* Listen to what industry leaders are saying, but don’t let it make you become negative. I subscribe to Media Bistro’s daily morning newsletter and each day I start off with a sobering dose of reality: magazines are getting shut down, newspapers are disappearing, senior editors are jobless, the Internet is going to ruin us all. The news is discouraging and constantly makes any freelance writer question their decision to write. But it is also empowering. It shows that an industry so familiar with itself just a few years ago is broken and confused. There is unlimited opportunity right now for freelance writers; it just might not come with a huge paycheck or standard byline. So before reading all the negative news remind yourself: first there was word of mouth, then paper, then the printing press, then radio, then TV, and now the Internet and you know what? People are still writing and telling stories.
* Take a business class and understand what ROI, clickthrough, CPM, and unique visitor mean. Pitching an editor now requires some business understanding of how the industry works, and by setting yourself up to understand the back end of writing, you will be more successful in determining where to allocate your time. This does not mean you have to take advertising classes and cross over to the “dark side,” as editors may say, but it is important to understand what a publisher is thinking when deciding how much money to spend on an average issue or website.
Finally the most important thing you can do is write. Write every day. Write when you don’t want to. Write about things you like and things you hate. And when you’re done writing remember to listen. Because once you write everyday you will need something to write about and listening is an art too many people have forgot. And listening is truly the key to success in any business.
Good luck and remember we are all in this together. Yes freelancing is competitive and tough to get these days, but that does not mean taking the time to help one another is wasting your time or taking opportunity away. It is building relationships, advancing the industry, and ultimately will pay off tenfold.
When I told my ninth grade teacher I wanted to be a writer she advised me to write what I knew about and to write every day. She even gave me a journal and asked me to fill it up by the end of the school year. I started out strong, but soon found myself skipping a few days here and there, and before I knew it, I was going an entire month without penning one wordd. At the end of the year she asked to see my journal and I was embarrassed. I had failed miserably.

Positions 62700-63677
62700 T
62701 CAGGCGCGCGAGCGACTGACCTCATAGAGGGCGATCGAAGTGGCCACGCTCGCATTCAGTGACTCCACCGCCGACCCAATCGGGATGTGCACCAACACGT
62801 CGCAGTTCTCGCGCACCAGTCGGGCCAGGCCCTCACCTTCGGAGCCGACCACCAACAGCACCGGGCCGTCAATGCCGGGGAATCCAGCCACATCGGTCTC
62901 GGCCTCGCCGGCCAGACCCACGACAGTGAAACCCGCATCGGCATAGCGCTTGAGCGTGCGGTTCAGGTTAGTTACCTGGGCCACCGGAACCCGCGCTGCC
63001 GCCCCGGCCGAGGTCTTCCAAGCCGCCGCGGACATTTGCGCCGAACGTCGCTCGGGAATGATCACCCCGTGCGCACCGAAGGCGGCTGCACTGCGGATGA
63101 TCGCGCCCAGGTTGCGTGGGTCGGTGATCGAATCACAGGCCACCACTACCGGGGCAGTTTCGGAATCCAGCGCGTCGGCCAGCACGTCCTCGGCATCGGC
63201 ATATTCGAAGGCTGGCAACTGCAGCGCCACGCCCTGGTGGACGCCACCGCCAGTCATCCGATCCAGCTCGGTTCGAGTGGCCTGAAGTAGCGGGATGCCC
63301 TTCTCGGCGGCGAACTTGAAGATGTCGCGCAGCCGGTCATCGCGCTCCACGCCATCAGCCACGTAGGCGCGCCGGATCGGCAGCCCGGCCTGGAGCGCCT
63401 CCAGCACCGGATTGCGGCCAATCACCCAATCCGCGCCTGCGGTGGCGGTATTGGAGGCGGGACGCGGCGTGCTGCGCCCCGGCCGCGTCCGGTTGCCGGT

Now 13 years later I’m still struggling to follow her advice. I try to write every day, but sometimes I get busy and push my writing aside. If you are a budding writer or a seasoned author take a second and check out this clip from John Grisham on writing. The advice is priceless, even if you have heard it a thousand times.
- Thanks to APhotoEditor
I remember during my first week as a PR professional I learned one of our clients CEO’s never wrote his own quotes. Instead an account manager crafted a quote to fit the press release or statement and had him refine it. Sometimes the quotes would get refined ten or twelve times. I was confused. “It’s just the way the industry works,” the manager told me. I still didn’t get it.
And then something happened: I lost my innocence. In hindsight I should have lost it years before then, but for some reason I never did. Lately there has been some debate about ghostwriting and what happens when it enters professional journals. Just today the New York Times ran a front-page story on pharmaceutical companies paying ghostwriters to push therapy. The writing appeared in scientific papers and was published between 1998 and 2005. The incidence is disturbing, but I feel should not produce an outrage. Why? Because it happens all the time and as society we just look the other way.
Two years ago while conducting a press briefing for an upcoming book, the author told me she was ghostwriting the piece for an industry expert. I asked her how the process worked and she said she researched and wrote the book while he scanned it and signed it off. In the end he got all the credit while she went on to ghostwrite the next piece. She of course was fine with this I should point out.
I would be a fool to say ghostwriting is bad. In fact, I know several writers who make their living writing for other people. I’ve even done it once or twice myself when it comes to corporate copy or website filler. But I still have a hard time with it. Our names are supposed to signify what we did, not someone else, so I have to question now when I read something or hear something: is this person really saying this or did it come from some hidden shadow typing away?
- New York Times Medical Papers by Ghostwriters Pushed Therapy